Meet Sophie Bagley, owner of Glorious Game
Sophie Bagley started her moors-to-microwave game business, Glorious Game, to offer a healthy alternative to more mainstream meats
I grew up in the Angus Glens, a beautiful part of the world where, like much of the North Yorkshire Moors and Dales, shooting is a huge part of rural life. A lot of my childhood memories are of shooting, fishing and being in my grandparent’s kitchen garden. I definitely inherited a love of food and a hatred of waste from my grandmother as she was one of the greatest generation who lived through World War II, and knew how to use every last bit of everything she cooked with, and would waste absolutely nothing.
When I left school I had no idea what I wanted to do but went on to study land management at university – the course encompassed a variety of subjects that reflected my love of rural life. Thankfully, after graduating I was lucky enough to secure a job in the rural estate management team at Yorkshire Water, which is how I ended up in God’s Own Country.
Game is the ultimate free-range food, highly sustainable and ethical. I understand some people think of shooting as a cruel sport, but the birds live in the wild as nature intended and are effectively organic, though can’t be referred to as such because they roam so freely. Game is also very healthy. Pheasant, for example, is lower in fat and cholesterol, and higher in protein compared to chicken which is many people’s default healthy option.
Whilst I grew up eating game and have always loved it, I found it increasingly frustrating that so many people, including my husband, claimed not to like it – many I’m sure without ever trying it. I decided to make a pheasant lasagne (without telling him) and he loved it, proclaiming it the best lasagne he’d ever had. I moved this theory on to my friends who were similarly dismissive and it transpired that many of them really enjoyed game if I didn’t let them know what they were eating. There is so much going for game and yet when I first started the business there wasn’t very much readily available. I think that there is a fear around what to actually do with game and I can appreciate that not everyone wants to butcher their own meat to eat.
I’m a firm believer that if you want anyone to come on board with anything, you have to make life easy for them, so presenting a very ethical and sustainable meat as a healthier version of a familiar dish (rather than still encased in its feathers) should be less scary and more enticing for people.
In addition to raising funds for two deserving causes (Help For Heroes, which was founded by Bryn Parry who designed the Glorious Game logo, and My Name’5 Doddie Foundation which raises funds for research into possible causes of and potential cures for motor neurone disease), I’d like to encourage more people to eat game, as well as help raise awareness of the importance of shooting and moorland management for both conservation and the rural economy.
There’s no such thing as an average day really, partly because game is seasonal and partly because I have a day job as a chartered surveyor. A typical day during the season means working with a couple of local shoots and collecting their feathered game alongside Liz from Yorkshire Feathers, who makes beautiful wreaths, baubles and headpieces. We are both passionate about the beak to tail concept – if an animal is killed we must do the decent thing and use every possible part of it.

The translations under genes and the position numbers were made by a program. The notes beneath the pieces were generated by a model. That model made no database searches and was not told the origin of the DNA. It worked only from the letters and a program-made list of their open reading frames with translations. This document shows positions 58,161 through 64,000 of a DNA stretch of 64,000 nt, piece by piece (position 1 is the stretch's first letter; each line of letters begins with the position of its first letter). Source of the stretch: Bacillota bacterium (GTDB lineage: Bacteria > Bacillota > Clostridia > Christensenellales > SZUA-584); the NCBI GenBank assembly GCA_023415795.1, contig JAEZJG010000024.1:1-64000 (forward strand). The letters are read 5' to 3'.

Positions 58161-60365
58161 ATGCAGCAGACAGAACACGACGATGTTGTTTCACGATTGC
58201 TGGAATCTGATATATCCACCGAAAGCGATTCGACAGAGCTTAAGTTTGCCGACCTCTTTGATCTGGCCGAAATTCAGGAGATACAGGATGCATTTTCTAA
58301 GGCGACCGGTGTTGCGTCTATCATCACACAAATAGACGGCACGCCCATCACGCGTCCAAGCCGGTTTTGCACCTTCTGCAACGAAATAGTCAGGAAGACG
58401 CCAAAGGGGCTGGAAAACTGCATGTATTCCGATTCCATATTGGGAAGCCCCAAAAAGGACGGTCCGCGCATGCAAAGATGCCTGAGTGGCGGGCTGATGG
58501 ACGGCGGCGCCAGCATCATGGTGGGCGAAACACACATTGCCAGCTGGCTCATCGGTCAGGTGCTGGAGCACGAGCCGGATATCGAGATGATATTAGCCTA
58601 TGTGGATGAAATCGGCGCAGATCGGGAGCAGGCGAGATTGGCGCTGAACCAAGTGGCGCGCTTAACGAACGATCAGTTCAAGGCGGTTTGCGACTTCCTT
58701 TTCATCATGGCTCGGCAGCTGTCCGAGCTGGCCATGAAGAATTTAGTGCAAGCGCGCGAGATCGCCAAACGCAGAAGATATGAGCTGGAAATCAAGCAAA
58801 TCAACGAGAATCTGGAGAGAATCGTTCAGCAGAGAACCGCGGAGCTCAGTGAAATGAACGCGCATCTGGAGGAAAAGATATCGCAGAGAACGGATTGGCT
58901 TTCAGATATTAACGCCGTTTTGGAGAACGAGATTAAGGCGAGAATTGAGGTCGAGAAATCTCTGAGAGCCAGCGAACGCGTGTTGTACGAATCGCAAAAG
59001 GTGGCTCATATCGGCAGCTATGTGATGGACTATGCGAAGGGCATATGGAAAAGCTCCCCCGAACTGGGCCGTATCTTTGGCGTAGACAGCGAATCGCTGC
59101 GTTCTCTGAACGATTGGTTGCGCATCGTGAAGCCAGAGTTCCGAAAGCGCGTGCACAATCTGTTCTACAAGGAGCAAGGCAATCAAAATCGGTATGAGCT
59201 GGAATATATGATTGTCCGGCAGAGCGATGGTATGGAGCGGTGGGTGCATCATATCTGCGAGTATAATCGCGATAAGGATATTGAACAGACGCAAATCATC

When I get home I butcher the birds in the garage. One of the common misconceptions about game is that it is too gamey, but it really doesn’t have to be. Back in the old days people used to hang their game, and the longer it is hung, the stronger the flavour becomes – I generally don’t hang game because I think people’s palates have changed. Once I’ve prepped all the meat I start cooking, whether that be fulfilling orders, preparing for farmers markets, or recipe development.
Aside from trying to raise funds for two very deserving charities, it has to be seeing people who either claim to dislike pheasant, or who have never tried it before, doing so and really enjoying a new food which has far lower carbon miles than something like tofu.
Probably persuading people to try game in the first place. Generally speaking, if people can be persuaded to try it, they like it, however some people really won’t even try.
It’s interesting that the most popular products differ between market customers and online customers. I always offer samples at the markets as it’s difficult to ask someone to buy something which they might be a bit scared of. In the past I hadn’t really eaten curry at home but many requests meant adding some to our range and I’ve started to really enjoy it too. They might not be terribly authentic – the Thai Green Pheasi for example is fragrant and family-friendly rather than super spicy – but they go down a treat.
There are an increasing number of people promoting game but it’s often wrapped in pastry as a pie or sausage roll. Although delicious, the pastry element distracts from the health benefits. Glorious Game on the other hand offers meals that are mostly healthier than their mainstream version.
Don’t be afraid to ask for advice – I hate asking anyone for anything but people who are passionate about the same issues as you and who are more knowledgeable are often happy to share some of that invaluable knowledge.
My immediate plans are to continue expanding the types of game and range of dishes on offer, as well as to start selling through local shops. After that who knows!
Images: Simon Hill Photos